Imagine a world that is able to decipher a consumer’s “buy button” and expose this knowledge to corporations, Wall Street bankers, and politicians to help manipulate a consumer’s overall decision process. A world where researchers are able to reach a consumer’s subconscious mind to better understand why consumers do what they do and what part of the brain is telling them to do it. Surprisingly enough you are currently living in that world!
Today research firms are ditching traditional ways of marketing research and are investing in neuromarketing. Neuromarketing is a new form of marketing that studies consumer’s cognitive and affective responses to marketing stimuli. This form of marketing research uses technologies such as electroencephalograms (EEGs) to measure and grow to understand the consumer on their subconscious level where the consumer is free from all culture bias. According to Wikipedia, other technologies that may be used in this type of research are functional magnetic resonance imaging (fMRI) to measure changes in activity in parts of the brain, and steady state topography (SST) to measure activity in specific regional spectra of the brain response, and other sensors to measure changes in one’s physiological state such as heart rate, respiratory rate, and galvanic skin response.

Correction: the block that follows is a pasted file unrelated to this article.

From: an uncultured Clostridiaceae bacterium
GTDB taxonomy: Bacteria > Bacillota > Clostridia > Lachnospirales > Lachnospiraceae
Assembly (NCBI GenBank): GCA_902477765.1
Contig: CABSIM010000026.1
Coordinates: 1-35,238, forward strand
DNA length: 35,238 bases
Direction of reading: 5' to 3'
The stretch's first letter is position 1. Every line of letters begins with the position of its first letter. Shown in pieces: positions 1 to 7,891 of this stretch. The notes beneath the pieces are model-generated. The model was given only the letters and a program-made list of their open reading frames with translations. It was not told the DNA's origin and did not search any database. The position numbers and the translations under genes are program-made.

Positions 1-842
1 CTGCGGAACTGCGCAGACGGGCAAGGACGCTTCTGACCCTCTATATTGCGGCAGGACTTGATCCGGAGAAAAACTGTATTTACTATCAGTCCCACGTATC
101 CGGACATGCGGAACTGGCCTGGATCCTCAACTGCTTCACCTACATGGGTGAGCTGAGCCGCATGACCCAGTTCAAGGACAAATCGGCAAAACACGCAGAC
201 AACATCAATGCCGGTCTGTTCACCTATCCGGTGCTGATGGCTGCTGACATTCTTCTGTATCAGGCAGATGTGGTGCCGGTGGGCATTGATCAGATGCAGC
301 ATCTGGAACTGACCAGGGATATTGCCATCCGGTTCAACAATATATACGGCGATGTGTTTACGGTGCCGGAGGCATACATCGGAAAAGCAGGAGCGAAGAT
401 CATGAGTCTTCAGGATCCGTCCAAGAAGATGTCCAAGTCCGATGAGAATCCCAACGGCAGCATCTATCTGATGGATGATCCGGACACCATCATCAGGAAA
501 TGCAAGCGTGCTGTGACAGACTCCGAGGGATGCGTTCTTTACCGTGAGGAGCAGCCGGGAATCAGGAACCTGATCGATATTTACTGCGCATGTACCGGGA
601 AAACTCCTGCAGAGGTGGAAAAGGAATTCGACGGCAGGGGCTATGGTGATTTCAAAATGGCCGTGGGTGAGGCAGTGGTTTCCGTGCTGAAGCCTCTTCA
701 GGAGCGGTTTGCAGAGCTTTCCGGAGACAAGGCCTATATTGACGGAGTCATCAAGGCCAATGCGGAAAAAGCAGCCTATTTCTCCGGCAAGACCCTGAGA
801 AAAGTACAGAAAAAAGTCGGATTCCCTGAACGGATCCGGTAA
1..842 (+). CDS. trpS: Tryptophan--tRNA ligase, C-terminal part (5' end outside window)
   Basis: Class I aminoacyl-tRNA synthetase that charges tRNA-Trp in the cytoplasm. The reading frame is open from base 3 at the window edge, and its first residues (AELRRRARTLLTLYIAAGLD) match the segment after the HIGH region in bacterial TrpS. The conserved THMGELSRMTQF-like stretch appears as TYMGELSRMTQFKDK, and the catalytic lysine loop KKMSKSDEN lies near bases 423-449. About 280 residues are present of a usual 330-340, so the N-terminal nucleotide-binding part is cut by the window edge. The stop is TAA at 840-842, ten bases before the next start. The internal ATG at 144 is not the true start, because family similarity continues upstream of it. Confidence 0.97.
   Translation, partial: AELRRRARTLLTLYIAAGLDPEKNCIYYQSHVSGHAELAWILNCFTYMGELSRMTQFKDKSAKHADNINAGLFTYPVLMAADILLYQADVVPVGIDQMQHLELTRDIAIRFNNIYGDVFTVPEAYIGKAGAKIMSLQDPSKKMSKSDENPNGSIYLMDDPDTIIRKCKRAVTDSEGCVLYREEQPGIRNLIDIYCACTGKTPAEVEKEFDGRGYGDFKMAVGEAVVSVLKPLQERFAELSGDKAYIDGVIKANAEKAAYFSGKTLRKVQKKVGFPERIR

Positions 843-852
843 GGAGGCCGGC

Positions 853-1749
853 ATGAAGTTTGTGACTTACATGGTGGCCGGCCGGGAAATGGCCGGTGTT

Interested in knowing which companies are spending millions to measure and understand your mind? According to Fastcompany companies such as Google, CBS, Frito-Lay, Intel, Paypal, HP, CITI, and Microsoft are a few companies investing in this science-fiction type of marketing and using it to help develop commercials, packaging, and product design. With companies growing more and more anxious to find a vehicle that will help tap consumer’s emotions and break through the mass advertising spectrum it’s not surprising to see some of the top corporations jump on this bandwagon.
How do you feel about this marketing research tool? Do you think neuromarketing is simply a more precise and effective tool than traditional focus groups or is it an ethical nightmare to feed the greed of big businesses?